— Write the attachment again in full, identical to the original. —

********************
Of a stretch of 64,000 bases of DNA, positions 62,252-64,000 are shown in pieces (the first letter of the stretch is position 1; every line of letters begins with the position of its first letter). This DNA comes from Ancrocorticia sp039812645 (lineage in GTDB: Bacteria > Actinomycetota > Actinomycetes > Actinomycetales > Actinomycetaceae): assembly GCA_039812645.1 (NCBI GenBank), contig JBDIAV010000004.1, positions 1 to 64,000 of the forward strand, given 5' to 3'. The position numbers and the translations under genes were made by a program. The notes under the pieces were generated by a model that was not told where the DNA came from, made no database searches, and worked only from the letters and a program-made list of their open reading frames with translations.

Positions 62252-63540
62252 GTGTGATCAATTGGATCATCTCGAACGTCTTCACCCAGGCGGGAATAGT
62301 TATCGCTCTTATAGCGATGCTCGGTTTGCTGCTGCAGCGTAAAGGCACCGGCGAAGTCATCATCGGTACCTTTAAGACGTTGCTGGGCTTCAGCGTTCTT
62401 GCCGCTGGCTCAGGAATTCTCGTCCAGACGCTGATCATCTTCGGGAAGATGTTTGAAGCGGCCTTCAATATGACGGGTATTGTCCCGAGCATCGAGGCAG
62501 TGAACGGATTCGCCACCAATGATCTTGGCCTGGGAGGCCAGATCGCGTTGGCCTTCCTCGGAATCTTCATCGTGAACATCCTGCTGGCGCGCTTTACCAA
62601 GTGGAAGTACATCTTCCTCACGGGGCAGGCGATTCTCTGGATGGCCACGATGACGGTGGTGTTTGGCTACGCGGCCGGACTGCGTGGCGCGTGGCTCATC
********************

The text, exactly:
Of a stretch of 64,000 bases of DNA, positions 62,252-64,000 are shown in pieces (the first letter of the stretch is position 1; every line of letters begins with the position of its first letter). This DNA comes from Ancrocorticia sp039812645 (lineage in GTDB: Bacteria > Actinomycetota > Actinomycetes > Actinomycetales > Actinomycetaceae): assembly GCA_039812645.1 (NCBI GenBank), contig JBDIAV010000004.1, positions 1 to 64,000 of the forward strand, given 5' to 3'. The position numbers and the translations under genes were made by a program. The notes under the pieces were generated by a model that was not told where the DNA came from, made no database searches, and worked only from the letters and a program-made list of their open reading frames with translations.

Positions 62252-63540
62252 GTGTGATCAATTGGATCATCTCGAACGTCTTCACCCAGGCGGGAATAGT
62301 TATCGCTCTTATAGCGATGCTCGGTTTGCTGCTGCAGCGTAAAGGCACCGGCGAAGTCATCATCGGTACCTTTAAGACGTTGCTGGGCTTCAGCGTTCTT
62401 GCCGCTGGCTCAGGAATTCTCGTCCAGACGCTGATCATCTTCGGGAAGATGTTTGAAGCGGCCTTCAATATGACGGGTATTGTCCCGAGCATCGAGGCAG
62501 TGAACGGATTCGCCACCAATGATCTTGGCCTGGGAGGCCAGATCGCGTTGGCCTTCCTCGGAATCTTCATCGTGAACATCCTGCTGGCGCGCTTTACCAA
62601 GTGGAAGTACATCTTCCTCACGGGGCAGGCGATTCTCTGGATGGCCACGATGACGGTGGTGTTTGGCTACGCGGCCGGACTGCGTGGCGCGTGGCTCATC